The Future of Tiny Home Living

By Jack Chapman

Over the past few years, a trend of “tiny homes” has been sweeping the world. Only focusing on the necessities that one needs to live, companies are building tiny homes typically as guest houses or for people that want to go off the grid. This is not the case for Austin, Texas-based company Kasita, which got its name from the Spanish word “casita” meaning “tiny house.” Kasita is not building the average “tiny home.” Although small in size; it is far from ordinary. While only 374 square feet, it can be designed and built to one’s every need. Kasita plans to revolutionize city living by stacking the units to create a comfortable and cost-effective lifestyle.

The most astonishing part of the home is the technology that is incorporated into each unit. The gifted engineers at Kasita designed a bridge for all home electronic devices to be in sync. They did this by creating an app for the home called “moods.” Moods is wired throughout the house and can be enabled through voice command or by the push of a button on one’s phone. The company incorporates devices such as the Alexa, nest, ring and many more to create different “moods.” For example, if one were to say, “Alexa, turn on cinema,” the lights in the home would dim, the blinds would retract from the ceiling and a hidden TV would raise from the floor to set the perfect movie night mood. The cost of a Kasita tiny home (depending on state permits and requirements) is approximately $125,000.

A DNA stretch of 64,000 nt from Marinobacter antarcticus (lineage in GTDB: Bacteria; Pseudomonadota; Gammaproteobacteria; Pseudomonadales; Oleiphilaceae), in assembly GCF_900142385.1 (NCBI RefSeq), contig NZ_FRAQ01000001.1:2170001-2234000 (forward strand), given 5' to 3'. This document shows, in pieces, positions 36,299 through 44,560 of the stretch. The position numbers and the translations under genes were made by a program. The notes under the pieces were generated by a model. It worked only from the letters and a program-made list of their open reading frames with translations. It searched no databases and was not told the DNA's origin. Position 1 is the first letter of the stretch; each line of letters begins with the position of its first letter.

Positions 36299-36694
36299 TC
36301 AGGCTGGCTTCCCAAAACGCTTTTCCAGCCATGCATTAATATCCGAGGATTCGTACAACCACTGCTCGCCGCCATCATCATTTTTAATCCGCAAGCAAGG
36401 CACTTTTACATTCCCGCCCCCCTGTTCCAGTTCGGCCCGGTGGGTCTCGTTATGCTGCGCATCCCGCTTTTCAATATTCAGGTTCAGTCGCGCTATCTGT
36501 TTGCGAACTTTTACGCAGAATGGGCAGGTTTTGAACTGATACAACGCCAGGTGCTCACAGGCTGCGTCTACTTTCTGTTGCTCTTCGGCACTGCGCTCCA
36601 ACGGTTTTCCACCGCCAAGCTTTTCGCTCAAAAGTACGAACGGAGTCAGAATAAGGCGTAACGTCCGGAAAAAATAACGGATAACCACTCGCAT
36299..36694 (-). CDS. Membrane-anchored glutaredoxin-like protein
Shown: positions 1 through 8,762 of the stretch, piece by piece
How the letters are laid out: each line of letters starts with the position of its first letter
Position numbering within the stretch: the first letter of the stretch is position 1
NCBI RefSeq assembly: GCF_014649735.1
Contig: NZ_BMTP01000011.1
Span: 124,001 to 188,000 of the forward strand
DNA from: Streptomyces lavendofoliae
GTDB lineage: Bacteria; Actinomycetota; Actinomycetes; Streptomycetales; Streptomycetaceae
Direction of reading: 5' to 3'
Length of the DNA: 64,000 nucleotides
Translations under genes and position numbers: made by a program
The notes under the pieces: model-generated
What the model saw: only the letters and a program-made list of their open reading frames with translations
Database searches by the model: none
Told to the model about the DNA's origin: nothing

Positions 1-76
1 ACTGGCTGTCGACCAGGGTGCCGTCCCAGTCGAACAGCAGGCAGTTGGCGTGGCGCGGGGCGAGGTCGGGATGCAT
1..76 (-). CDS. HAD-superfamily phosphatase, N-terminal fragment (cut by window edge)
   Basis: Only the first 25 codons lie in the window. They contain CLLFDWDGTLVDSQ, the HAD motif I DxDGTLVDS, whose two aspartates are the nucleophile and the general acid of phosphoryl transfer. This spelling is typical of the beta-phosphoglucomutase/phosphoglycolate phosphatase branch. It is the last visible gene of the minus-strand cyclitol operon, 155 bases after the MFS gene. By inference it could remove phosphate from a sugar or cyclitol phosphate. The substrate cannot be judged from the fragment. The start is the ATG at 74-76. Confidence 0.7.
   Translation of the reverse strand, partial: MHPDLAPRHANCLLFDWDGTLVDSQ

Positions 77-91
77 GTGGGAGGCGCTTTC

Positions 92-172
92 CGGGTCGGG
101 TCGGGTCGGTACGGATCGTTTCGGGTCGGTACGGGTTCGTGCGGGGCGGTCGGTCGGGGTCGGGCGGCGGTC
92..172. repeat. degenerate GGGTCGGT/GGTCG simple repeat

Professor Jeff Wilson founded the company in April of 2015. Wilson, having a PHD in environmental science, has always found interest in minimalism and various social experiments. For many years he has been known as “Professor Dumpster” for one of the many social experiments he has conducted. To test the limits of home living, Wilson moved into a modified 33-square-foot dumpster and made it his home for a year. Over time, Wilson painted the inside of the dumpster white and noticed that the change in color made the dumpster look cleaner and more substantial. Based off his experiences, Wilson began Kasita, creating the perfect home for high-tech minimalists.

Source: Kasita